Would your company’s employee handbook pass a National Labor Relations Board (NLRB) social media review and investigation?
The U.S. Chamber of Commerce highlighted some troubling notions in a report issued last week: “Theater of the Absurd: The NLRB Takes on the Employee Handbook” (Chamber Report). The Chamber Report notes that “through a series of decisions and official guidance, the National Labor Relations Board (NLRB) has undertaken a campaign to outlaw heretofore uncontroversial rules found in employee handbooks and in employers’ social media policies—rules that employers maintain for a variety of legitimate business reasons.” When it comes to protecting concerted activity, the NLRB has been anything but consistent in its application of the law and subsequent decisions.
In the realm of social media policies alone, the NLRB’s General Counsel’s Office issues Advice Memos that detail the results of “investigations in dozens of social media cases.” The Advice Memos claim to show many cases where “some provisions of employers’ social media policies were found to be overly-broad” and unlawful. But the Chamber Report disputes the NLRB findings, noting that “unfortunately, in recent years the NLRB has changed. Rather than serving as an impartial referee, it has become dominated by a decidedly pro-union majority. These activist Board members have disregarded the overarching objectives of the NLRA and disrupted the careful balance that the Board has traditionally sought.”
And, more recently the NLRB’s General Counsel’s Office released its guidance memorandum to “help employers” draft compliant handbooks: “Report of the General Counsel Concerning Employer Rules,” GC-15-04 (March 18, 2015). The guidance sets out that the NLRB considers a policy or rule as unlawfully interfering with employees’ rights under the NLRA where an employee would “reasonably construe” the policy or rule to prohibit protected activity.” The Chamber Report indicates that the guidance “goes on to provide examples of lawful and unlawful employer policies. Unfortunately, many of the examples provided confuse matters even more given the similarities between that which is legal and that which allegedly is not.”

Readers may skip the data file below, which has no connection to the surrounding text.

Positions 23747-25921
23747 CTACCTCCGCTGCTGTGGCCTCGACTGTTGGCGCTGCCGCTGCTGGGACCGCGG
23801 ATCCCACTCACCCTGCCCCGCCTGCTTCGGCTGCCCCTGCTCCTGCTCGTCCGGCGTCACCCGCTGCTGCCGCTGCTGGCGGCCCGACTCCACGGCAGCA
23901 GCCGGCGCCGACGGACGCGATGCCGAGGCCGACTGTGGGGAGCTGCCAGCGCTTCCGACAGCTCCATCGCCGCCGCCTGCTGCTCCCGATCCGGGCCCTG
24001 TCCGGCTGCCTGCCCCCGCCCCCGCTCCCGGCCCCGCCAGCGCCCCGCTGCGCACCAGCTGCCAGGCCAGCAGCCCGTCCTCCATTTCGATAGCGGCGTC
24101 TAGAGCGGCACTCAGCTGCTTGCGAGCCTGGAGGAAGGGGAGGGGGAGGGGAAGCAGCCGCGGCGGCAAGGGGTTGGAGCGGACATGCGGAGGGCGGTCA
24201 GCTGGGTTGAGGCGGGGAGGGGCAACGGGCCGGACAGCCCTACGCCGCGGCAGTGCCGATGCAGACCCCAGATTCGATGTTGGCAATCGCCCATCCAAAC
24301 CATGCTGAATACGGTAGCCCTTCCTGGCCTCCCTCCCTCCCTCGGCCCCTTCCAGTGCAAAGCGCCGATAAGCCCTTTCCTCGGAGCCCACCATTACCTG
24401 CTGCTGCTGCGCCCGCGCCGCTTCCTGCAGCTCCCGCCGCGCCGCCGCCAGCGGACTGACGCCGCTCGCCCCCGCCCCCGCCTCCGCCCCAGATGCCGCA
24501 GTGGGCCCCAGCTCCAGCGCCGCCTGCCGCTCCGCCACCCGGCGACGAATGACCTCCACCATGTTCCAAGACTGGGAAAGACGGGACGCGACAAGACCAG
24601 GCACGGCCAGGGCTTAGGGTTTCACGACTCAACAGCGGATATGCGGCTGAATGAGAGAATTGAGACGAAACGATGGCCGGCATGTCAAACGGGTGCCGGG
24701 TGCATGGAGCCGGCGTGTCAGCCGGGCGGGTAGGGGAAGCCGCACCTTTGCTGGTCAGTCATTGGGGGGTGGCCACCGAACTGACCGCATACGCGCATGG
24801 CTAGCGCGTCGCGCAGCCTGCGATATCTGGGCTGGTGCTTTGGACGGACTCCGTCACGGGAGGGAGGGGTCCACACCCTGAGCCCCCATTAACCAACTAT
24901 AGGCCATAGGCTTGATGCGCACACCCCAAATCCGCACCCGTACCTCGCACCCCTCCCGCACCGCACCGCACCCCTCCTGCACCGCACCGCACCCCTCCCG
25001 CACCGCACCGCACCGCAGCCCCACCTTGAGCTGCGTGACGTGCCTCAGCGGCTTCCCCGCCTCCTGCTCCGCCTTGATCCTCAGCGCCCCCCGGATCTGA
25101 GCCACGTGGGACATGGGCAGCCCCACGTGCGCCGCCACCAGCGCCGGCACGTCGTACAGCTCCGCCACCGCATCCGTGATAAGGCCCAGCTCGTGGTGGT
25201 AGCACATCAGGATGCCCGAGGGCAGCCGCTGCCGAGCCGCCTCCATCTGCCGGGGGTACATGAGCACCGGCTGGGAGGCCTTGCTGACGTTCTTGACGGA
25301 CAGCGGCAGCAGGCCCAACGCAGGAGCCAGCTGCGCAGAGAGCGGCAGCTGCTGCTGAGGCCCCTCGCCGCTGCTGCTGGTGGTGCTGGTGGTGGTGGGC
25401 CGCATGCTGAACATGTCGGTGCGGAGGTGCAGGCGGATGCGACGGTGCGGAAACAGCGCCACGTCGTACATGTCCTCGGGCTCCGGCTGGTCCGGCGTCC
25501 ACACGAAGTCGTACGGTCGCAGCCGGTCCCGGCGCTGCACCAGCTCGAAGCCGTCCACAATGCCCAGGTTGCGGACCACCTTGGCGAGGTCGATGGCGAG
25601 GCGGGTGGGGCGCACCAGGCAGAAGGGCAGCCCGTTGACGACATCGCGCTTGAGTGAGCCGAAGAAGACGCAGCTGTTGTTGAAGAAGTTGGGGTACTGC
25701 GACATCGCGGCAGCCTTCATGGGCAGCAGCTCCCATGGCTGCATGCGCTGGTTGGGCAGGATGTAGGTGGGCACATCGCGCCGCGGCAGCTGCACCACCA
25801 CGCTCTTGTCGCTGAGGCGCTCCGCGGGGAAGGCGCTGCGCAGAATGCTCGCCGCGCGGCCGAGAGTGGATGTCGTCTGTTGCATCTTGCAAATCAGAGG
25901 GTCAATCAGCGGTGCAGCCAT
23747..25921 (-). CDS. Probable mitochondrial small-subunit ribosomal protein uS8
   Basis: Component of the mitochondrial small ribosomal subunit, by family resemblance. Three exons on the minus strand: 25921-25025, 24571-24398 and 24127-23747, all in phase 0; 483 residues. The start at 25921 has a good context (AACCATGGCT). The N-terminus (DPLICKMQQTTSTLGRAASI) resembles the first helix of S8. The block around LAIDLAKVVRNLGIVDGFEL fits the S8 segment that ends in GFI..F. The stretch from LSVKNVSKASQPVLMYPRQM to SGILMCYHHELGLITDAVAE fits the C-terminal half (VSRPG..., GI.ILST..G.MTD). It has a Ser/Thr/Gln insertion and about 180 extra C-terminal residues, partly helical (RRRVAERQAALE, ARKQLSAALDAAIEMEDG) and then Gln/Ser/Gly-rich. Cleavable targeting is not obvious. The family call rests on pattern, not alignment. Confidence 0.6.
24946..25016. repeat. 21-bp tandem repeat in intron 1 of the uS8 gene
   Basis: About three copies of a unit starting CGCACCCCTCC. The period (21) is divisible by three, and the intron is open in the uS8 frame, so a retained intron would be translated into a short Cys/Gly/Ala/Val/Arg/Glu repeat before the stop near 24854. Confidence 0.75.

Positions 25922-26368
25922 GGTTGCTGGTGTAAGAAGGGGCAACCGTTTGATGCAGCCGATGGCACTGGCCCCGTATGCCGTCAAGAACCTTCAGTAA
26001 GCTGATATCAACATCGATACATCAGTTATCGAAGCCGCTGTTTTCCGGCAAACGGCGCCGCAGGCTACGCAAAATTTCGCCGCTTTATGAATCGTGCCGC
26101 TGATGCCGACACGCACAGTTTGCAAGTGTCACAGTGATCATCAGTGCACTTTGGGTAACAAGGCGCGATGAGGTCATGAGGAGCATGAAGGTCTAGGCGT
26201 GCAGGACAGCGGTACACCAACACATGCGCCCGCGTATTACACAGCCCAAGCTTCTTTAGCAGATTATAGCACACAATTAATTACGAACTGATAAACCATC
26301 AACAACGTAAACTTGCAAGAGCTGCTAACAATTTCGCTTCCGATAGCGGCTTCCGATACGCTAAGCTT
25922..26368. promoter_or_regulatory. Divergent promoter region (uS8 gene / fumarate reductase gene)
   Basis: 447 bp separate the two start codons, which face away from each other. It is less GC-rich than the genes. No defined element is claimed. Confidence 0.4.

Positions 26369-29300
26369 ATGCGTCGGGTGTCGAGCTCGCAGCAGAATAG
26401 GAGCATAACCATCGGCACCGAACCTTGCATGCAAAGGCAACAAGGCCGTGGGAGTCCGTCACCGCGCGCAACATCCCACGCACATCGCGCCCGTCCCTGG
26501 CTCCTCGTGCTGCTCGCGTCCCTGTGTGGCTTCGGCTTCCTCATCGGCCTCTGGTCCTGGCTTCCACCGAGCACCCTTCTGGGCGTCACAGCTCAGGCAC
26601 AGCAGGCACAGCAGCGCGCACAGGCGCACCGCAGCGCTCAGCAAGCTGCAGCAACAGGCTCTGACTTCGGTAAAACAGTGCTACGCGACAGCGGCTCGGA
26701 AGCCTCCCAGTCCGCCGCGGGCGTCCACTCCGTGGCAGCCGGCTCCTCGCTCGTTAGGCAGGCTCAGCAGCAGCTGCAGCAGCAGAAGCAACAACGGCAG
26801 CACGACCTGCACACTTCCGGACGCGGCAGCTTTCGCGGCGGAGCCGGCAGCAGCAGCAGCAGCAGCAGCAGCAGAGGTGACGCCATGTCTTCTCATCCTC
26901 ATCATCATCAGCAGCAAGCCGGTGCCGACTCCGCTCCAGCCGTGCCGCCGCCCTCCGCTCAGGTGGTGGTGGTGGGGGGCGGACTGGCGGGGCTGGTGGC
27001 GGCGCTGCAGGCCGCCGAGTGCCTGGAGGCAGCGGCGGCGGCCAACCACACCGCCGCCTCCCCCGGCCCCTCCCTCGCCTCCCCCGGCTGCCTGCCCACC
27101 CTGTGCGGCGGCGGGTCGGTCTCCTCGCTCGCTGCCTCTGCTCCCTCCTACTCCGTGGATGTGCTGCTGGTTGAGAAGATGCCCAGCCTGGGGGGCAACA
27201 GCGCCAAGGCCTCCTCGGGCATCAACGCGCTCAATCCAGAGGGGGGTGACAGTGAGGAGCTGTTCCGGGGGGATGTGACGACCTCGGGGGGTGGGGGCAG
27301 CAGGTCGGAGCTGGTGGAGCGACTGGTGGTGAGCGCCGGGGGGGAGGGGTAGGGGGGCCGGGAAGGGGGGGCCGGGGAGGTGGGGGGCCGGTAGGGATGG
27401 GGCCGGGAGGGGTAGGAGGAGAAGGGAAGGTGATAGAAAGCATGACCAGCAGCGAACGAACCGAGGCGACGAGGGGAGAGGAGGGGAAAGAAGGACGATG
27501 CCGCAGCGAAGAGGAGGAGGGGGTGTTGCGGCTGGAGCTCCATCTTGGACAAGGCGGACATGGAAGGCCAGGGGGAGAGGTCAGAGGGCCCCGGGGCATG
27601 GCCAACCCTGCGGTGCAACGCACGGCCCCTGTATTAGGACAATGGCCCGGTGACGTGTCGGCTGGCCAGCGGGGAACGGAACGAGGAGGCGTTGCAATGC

Our readers may appreciate the complexity through a real life example: Consider an NLRB decision where a technician had been warned by his employer three times over a five-month period for violating safety rules. The technician was finally fired after being seen on a ladder working without protective headwear, safety glasses or gloves. In November 2012, the NLRB found that the employer had a legitimate reason for firing the technician, dismissing his claim that he had been retaliated against for union activity (Dish Network Corp., N.L.R.B. A.L.J., No. 16-CA-62433 (11/14/12). The Chamber Report notes that while it didn’t take issue with the NLRB’s core finding in this case, it observed that the Board then went a step further, finding unlawful three provisions of the employer’s employee handbook that “had nothing to do with the underlying case.” The motivation behind the NLRB’s decision is certainly concerning.
As an employer, it is not easy to maneuverer in this “legal” space. From the NLRB finding that policies prohibiting “negative comments about fellow team members” to those which subject one to disciplinary action for “disclosure of proprietary information” as being illegal, employers are right to feel challenged and perhaps even intimidated by the rampage an sporadic nature the NLRB has taken. Employee handbooks are an important source for you to communicate your company’s policies and procedures. Given this current state of uncertainty and “decidedly pro-union majority,” be sure that your company materials are up-to-date and able to withstand a government inspector’s review.